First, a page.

PacWest Leads Regional Bank Rebound After Bruising

(Bloomberg) — PacWest Bancorp led a rally across U.S. regional bank stocks after a torrid week of losses, joining a broader rally across U.S. stock futures ahead of jobs data due later in the day.

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PacWest’s shares rose as much as 26% in U.S. premarket trading on Friday, while peers Western Alliance Bancorp and First Horizon Corp. rose 15% and 7%.

The investor panic around regional banks started in March with fears of a few lenders who had large unrealized losses on bond investments or large shares of uninsured depositors. Despite moves by regulators to address those issues, investors cited new concerns, including banks’ high exposure to real estate lending and general unease about deposits going to higher-yielding alternatives.

The government̵[ads1]7;s seizure and sale of First Republic Bank earlier this week and a report that PacWest was exploring strategic options revived market jitters, sending peers tumbling. The rout spread to larger lenders, with the KBW Bank Index registering an 11% drop this week.

PacWest shares plunged 51% Thursday in their worst one-day loss ever, after the Beverly Hills-based lender confirmed it is in talks with several potential investors. Western Alliance fell 38%, paring an earlier drop after denying a report that it is exploring strategic options. First Horizon plunged after its proposed $13.4 billion merger with Toronto-Dominion Bank fell apart.

While some investors, including hedge fund billionaire Bill Ackman, have warned that there could be more pain ahead, others have pointed out that the plunge has gone too far. Federal Reserve Chairman Jerome Powell said the resolution by First Republic after regulators seized the lender was an “important step toward drawing a line” during the banking crisis.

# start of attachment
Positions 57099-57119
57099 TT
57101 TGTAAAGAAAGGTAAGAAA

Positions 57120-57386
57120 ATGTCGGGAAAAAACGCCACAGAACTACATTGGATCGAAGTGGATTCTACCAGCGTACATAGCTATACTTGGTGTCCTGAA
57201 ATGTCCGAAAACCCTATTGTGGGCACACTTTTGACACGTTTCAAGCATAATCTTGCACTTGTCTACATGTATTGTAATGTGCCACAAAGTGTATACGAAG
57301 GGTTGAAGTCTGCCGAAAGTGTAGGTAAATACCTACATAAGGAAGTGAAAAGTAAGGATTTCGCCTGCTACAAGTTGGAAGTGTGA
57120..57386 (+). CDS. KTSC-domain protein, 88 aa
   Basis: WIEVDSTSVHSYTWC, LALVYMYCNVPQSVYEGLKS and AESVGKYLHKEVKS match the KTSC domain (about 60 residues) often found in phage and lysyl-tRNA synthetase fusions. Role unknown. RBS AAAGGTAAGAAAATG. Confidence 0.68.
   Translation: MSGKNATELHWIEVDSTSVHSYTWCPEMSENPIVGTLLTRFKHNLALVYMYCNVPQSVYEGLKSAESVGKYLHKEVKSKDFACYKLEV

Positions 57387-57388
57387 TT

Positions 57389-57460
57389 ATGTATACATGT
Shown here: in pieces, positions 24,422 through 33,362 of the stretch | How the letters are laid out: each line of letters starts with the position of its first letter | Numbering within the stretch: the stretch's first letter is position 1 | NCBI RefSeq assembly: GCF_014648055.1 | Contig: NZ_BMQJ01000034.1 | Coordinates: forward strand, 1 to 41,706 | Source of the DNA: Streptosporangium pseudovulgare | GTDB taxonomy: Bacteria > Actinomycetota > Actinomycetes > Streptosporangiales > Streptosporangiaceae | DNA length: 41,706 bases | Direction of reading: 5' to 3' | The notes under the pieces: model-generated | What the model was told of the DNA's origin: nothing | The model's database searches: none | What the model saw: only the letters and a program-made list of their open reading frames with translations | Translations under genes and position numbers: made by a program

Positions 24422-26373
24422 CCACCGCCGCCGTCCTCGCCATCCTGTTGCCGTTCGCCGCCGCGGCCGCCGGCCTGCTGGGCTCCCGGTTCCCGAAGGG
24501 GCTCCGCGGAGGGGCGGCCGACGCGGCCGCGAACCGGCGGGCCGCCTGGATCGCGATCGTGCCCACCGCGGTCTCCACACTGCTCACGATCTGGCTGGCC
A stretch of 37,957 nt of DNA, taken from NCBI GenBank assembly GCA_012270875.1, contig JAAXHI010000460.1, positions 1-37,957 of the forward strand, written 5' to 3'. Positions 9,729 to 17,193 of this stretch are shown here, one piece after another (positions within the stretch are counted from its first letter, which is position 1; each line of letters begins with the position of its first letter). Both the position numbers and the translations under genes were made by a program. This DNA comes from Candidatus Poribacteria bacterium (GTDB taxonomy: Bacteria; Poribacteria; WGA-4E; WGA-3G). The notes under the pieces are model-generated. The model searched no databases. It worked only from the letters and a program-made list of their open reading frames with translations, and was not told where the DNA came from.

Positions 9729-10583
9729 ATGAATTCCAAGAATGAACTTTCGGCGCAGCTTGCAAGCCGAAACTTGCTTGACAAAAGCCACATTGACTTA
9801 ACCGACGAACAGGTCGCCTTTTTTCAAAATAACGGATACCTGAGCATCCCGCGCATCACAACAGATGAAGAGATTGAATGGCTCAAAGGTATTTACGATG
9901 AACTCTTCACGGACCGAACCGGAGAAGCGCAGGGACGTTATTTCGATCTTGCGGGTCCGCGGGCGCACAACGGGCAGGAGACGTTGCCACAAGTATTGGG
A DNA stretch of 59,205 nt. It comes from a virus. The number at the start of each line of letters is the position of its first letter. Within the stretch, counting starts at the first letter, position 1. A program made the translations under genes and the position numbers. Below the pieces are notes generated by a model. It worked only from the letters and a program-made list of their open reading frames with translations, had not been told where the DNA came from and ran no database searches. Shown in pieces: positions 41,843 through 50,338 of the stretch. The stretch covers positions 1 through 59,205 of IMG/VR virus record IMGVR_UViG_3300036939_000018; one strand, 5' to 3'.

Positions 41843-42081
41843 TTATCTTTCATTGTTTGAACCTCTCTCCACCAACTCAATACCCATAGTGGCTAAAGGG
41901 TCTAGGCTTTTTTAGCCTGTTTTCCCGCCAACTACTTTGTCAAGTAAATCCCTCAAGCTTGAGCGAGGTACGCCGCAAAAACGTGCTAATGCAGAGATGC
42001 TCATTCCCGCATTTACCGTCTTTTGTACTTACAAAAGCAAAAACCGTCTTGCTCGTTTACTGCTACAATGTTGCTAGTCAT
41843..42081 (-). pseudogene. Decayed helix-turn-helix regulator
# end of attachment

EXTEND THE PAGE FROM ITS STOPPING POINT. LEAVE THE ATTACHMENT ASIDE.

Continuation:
“The tension between poor market sentiment and strong liquidity in regional banks is difficult to reconcile as investors take a draconian view of banks’ capital and operating models,” Bloomberg Intelligence analyst Herman Chan said.

In what may come as a relief to smaller lenders, Bloomberg News reported Thursday that the Federal Deposit Insurance Corp. is ready to exempt them from kicking in extra money to top up the deposit insurance fund. Those with less than $10 billion in assets do not have to pay, the report said.

The FDIC plans to release as soon as next week a long-awaited proposal to refill the fund, which was partially depleted by the failures of Silicon Valley Bank and Signature Bank, people familiar with the matter said.

Stock trading bets against regional lenders have generated about $7 billion in paper profits so far this year, according to research from S3 Partners. But possible policy improvement could put an end to the crowded shorts, some experts said.

Read more: Short sellers targeting US banks risk a painful squeeze

“While it’s hard to see a catalyst to turn around the regional banks right now, there is a very popular and very crowded short that could come under pressure at some point,” said Chris Murphy, co-head of derivatives strategy at Susquehanna International Group .

In an effort to calm jittery investors, PacWest said this week that core deposits have risen since March and that it “has not experienced unusual deposit flows following the sale of First Republic Bank and other news.” Insured deposits rose to 75%, the firm said.

Western Alliance said it has not seen unusual deposit flows since First Republic’s collapse. Insured deposits make up over 74% of the total, the company said.

–With assistance from Joanna Ossinger, Ishika Mookerjee and Michael J. Moore.

(Updates with FDIC proposal in the seventh paragraph.)

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